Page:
By Mike Pascale
I’ve noticed that when people write or speak of Past Masters, they tend to use various modifiers and descriptors. After awhile, the same bunch of words show up again and again. These include: Good, bad, best, worst, overrated, underrated, hot, cold, favorite, least favorite, love, hate, talented, untalented, genius, and hack?any one of which can itself be modified with a word rhyming with “shuckin’.”
Two other common modifiers include one that usually applies to music (“That story rocks!“) and another with vacuum cleaners (“That art sucks!“). How a script or artwork is able to make people dance or help clean carpets escapes me, but it’s a popular term, one which I confess to using myself on various occasions. (Internet message boards are always fertile ground for these seeds of critical wisdom.)
While it is both human nature and God-bless-American to express one’s opinion freely and openly regarding such subjective things as comics, it is equally anathema to both to actually turn on one’s mind to discern the differences in terminologies used in such expression. Discarding the ten-dollar woids, I’m saying we comic folks don’t often think ’bout what’s we like vs. what’s we think is good. But we oughta.
For the average person, there’s really no difference between something they like and what they perceive as good. (I’m using “they” instead of “he/she” simply because it’s easier to type.) They like Simonson art, Simonson’s “great”. They hate Byrne art, Byrne “sucks.” They’re from Boston, the Sox are “great” and the Yankees “suck.”. Plain and simple. But if you think about it, they’re not always the same thing. Especially with what we call Masters.
Can you think of an artist or writer whom fans, critics and/or other pros praise but whose work you don’t care for? Or one that you really like but most others disdain? I sure can. And I’m here to tell you it’s perfectly normal, just like masturbation (everyone does it but no one talks about it).
Let me pick four Past Masters that span a stylistic spectrum: Jack Kirby, Alex Toth, Frank Frazetta and Boris Vallejo. All four of them are “great.” I “like” two of them.
(Think of an onion dish prepared by the greatest chef in history with the world’s best onions; if you absolutely hate onions, you just won’t like it, no matter how good it is. Same with art.)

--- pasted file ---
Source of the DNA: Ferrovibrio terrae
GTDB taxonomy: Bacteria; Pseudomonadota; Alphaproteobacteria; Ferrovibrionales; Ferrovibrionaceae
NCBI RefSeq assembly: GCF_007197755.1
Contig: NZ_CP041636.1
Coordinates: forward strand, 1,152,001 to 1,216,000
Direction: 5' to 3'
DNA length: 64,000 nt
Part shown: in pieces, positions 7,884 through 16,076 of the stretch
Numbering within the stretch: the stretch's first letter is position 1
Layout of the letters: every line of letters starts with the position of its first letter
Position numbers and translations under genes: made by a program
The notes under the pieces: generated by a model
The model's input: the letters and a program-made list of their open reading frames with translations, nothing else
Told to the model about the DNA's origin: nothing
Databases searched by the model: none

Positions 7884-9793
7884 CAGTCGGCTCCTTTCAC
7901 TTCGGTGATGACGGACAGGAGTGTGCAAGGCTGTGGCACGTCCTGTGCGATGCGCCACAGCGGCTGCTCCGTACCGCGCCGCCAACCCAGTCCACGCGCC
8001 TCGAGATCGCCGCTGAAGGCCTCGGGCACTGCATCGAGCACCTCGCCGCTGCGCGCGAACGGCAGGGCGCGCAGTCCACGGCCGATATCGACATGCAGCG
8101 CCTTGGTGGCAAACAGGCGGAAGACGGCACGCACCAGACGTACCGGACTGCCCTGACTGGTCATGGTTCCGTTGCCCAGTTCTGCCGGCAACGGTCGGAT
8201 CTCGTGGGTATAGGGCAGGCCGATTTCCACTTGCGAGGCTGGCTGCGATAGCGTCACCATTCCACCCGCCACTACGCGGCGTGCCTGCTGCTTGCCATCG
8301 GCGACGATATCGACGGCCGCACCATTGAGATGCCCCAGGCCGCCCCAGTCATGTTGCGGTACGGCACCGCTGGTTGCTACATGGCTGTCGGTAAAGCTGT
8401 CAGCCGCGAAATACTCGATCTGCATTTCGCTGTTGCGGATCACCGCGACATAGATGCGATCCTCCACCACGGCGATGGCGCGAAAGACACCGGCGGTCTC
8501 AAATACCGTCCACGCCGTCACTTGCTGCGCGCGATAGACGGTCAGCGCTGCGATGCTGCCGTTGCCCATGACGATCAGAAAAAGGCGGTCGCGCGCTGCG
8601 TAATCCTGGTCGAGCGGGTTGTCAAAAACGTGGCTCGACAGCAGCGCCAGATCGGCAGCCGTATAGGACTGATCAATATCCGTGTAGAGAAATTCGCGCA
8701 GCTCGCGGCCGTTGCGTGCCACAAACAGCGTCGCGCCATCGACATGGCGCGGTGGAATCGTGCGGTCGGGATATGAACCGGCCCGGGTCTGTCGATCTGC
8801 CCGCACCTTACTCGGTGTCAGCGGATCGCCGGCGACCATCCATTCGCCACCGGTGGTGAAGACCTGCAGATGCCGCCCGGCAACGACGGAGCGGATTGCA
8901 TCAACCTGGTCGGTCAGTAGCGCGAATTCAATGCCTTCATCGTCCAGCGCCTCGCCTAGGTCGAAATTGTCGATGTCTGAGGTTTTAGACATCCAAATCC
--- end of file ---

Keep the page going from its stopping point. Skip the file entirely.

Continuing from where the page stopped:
I’m always interested in what makes certain art “great” even if I’m not into it; in fact, I sometimes study such work to appreciate what the artist has accomplished. But I still don’t care for it?and I try to know why. Doesn’t have anything to do with the artists themselves, mind you, just the art and my tastes.
So the next time you get stuck in one of those vacuum cleaner debates about who “sucks” and who doesn’t, see if you can separate your tastes and preferences from your knowledge and reason. See if you can pick out what those fans and critics are seeing that you aren’t, and figure out why you’re not noticing. It may not make you dislike it any less, but it may help you tolerate it?and in the process, tell you something about yourself that’ll help you articulate what you like to someone else. Which will help make all of us “great.” (Even those who aren’t Yankee fans?)
© 2004 Mike Pascale
[Artwork by Jack Kirby, Alex Toth, Frank Frazetta and Boris Vallejo copyright by their respective copyright holders. Bru-Hed by Pascale/Armstrong, ©1994 Schism Comics.]
Note: Clifford Meth will return next week.
Mike Pascale is the creator/artist/writer of Bru-Hed?, “America’s Favorite Blockhead” and Nasti: Monster Hunter?. He’s currently working on projects for Aardwolf Publishing when he’s not being a storyboard artist or fill-in columnist. He hates baseball but loves the Yankess.